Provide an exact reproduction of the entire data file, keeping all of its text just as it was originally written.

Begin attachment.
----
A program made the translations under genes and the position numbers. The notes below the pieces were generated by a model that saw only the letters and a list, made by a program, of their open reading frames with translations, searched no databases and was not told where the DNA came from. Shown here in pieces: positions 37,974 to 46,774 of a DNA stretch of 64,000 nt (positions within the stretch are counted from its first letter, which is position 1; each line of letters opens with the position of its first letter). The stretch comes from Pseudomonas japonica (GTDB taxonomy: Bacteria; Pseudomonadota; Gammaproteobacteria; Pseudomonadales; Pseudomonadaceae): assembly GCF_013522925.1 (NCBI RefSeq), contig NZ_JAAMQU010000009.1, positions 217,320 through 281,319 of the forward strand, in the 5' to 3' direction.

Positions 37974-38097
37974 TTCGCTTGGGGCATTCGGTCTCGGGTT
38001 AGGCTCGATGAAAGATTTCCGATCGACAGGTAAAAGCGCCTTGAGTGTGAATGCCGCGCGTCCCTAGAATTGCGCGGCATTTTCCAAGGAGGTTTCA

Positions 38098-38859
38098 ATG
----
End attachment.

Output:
A program made the translations under genes and the position numbers. The notes below the pieces were generated by a model that saw only the letters and a list, made by a program, of their open reading frames with translations, searched no databases and was not told where the DNA came from. Shown here in pieces: positions 37,974 to 46,774 of a DNA stretch of 64,000 nt (positions within the stretch are counted from its first letter, which is position 1; each line of letters opens with the position of its first letter). The stretch comes from Pseudomonas japonica (GTDB taxonomy: Bacteria; Pseudomonadota; Gammaproteobacteria; Pseudomonadales; Pseudomonadaceae): assembly GCF_013522925.1 (NCBI RefSeq), contig NZ_JAAMQU010000009.1, positions 217,320 through 281,319 of the forward strand, in the 5' to 3' direction.

Positions 37974-38097
37974 TTCGCTTGGGGCATTCGGTCTCGGGTT
38001 AGGCTCGATGAAAGATTTCCGATCGACAGGTAAAAGCGCCTTGAGTGTGAATGCCGCGCGTCCCTAGAATTGCGCGGCATTTTCCAAGGAGGTTTCA

Positions 38098-38859
38098 ATG